Tim Connelly, Denver Nuggets
The Denver Nuggets entered the Thursday’s draft with the highest of hopes. Unfortunately, the Nuggets have faltered in pressure situations in the past and that trend continued Thursday night.
The Nuggets’ previous three drafts have yielded tremendous hope in potential franchise cornerstones Gary Harris, Emmanuel Mudiay, and Jamal Murray. The three, in addition to European sensation Nikola Jokic, have had the Nuggets brewing with optimism for years.
Entering the 2017 Draft, Denver was expected to have a pool of promising talent to choose from with the 13th pick. Instead of drafting at 13, Denver opted to strike a deal with the Utah Jazz to acquire defensive forward Trey Lyles. At the time, the Lyles trade was a good look for the Nuggets; however, he turned out to be the scraps of what Denver had hoped would be a much more impactful night for the future of the franchise.
The Nuggets had been murmured in trade talks for a big-name player. Thursday it seemed as if Denver was finally ready to make a play, but a failed deal for Jimmy Butler in the hours ahead of the draft set a bad tone for what would be a bad night. Another deal for the Suns’ Eric Bledsoe may still be in the works, but it failed to materialize on draft night.
After a draft that left most fans with a sense of confusion, Tim Connelly took the podium.
“We were very far along in one [trade discussion],” Connelly said. “We thought it was done. At the 11th hour, one of the teams involved had a change of heart. While we had countless conversations, there was one in particular we thought was going to take place. It’s never a deal until you have a handshake and a deal, and it never got to that point.”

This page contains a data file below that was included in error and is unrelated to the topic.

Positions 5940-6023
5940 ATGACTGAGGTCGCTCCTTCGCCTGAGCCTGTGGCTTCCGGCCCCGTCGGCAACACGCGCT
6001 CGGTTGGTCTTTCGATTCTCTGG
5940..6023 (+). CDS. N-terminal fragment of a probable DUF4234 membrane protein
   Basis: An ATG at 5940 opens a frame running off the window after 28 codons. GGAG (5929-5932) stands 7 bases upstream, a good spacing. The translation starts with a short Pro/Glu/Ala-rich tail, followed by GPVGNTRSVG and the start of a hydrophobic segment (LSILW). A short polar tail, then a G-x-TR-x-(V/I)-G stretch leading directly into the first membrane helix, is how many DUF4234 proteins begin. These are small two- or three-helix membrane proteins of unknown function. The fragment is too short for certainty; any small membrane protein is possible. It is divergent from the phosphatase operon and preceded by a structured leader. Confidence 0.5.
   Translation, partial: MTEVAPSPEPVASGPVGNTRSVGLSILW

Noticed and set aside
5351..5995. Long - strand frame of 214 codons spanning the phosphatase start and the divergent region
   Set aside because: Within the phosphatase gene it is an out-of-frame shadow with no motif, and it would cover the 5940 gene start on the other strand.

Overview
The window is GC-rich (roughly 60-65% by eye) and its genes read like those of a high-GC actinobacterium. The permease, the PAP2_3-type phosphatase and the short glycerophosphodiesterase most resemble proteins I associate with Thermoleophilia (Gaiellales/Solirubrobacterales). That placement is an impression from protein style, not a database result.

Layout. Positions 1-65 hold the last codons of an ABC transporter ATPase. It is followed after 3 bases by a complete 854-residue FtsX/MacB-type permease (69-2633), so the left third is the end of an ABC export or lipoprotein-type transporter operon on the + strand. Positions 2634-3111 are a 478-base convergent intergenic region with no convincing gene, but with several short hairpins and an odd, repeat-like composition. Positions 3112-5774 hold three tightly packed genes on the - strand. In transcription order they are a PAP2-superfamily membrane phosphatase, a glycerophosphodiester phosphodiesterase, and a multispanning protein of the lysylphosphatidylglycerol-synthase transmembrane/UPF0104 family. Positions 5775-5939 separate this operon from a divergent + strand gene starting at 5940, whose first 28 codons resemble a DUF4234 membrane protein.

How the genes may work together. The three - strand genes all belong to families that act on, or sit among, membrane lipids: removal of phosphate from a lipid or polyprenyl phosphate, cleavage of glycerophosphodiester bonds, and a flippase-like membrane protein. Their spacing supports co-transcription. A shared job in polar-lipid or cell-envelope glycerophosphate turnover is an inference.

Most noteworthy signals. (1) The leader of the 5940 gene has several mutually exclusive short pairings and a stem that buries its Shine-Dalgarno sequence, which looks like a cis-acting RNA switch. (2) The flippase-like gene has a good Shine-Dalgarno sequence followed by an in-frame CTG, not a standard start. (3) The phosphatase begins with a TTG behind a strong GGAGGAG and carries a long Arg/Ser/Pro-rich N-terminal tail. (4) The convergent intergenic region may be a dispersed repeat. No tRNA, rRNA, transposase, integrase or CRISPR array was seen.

Connelly appeared dejected by the time he took the podium. It was clear, the Nuggets took a chance at a big fish, and once again, came up short adding to the long list of failed attmepts to take that next step.
Last offseason, Denver came close but no cigar to signing free agent Dwyane Wade.
At the trade deadline last year, they couldn’t get a deal done despite making a big push for Paul George.
Towards the end of the last season, the Nuggets were in the thick of the playoff hunt. When the trade deadline arrived, Denver move Jusuf Nurkic and a first round pick to division rival Portland in exchange for Mason Plumlee.
The trade would come back to haunt Denver as Portland would eventually eclipse the Nuggets in the standings and end their season at the hands of the newly revitalized Jusuf Nurkic and company.
In addition, Portland just used the first round pick they received from Denver to trade up to No. 10 and swipe Zach Collins, a prospect the Nuggets had hopes would have fall to them at 13.
Compounding Denver’s troubles on draft night, former Nuggets GM Masai Ujiri swiped with the No. 23 pick another prospect Denver had been eyeing, OG Anunoby. A knee injury caused Anunoby to fall out of the lottery picks, but not fall enough to the Nuggets at 24.
While president of basketball operations Tim Connelly vows that the front office is aggressive in their pursuit to build a championship-caliber team, he has so far proven unable to make the big move necessary to take the next step.
Thursday’s draft was an opportunity for Denver to take a significant stride towards their goal, not just through the draft, but by using assets to acquire a star talent.
Yes, acquiring star talent is difficult, but Thursday, the Nuggets had a chance to grab the bull by the horns and failed again.
Thursday’s draft marked the first of what will be many defining moments for the franchise in the next 12 months. These moments, including the draft, the upcoming free agency period and next season’s trade deadline, are all opportunities for the Nuggets to finally make the big move that will get them back into the playoffs.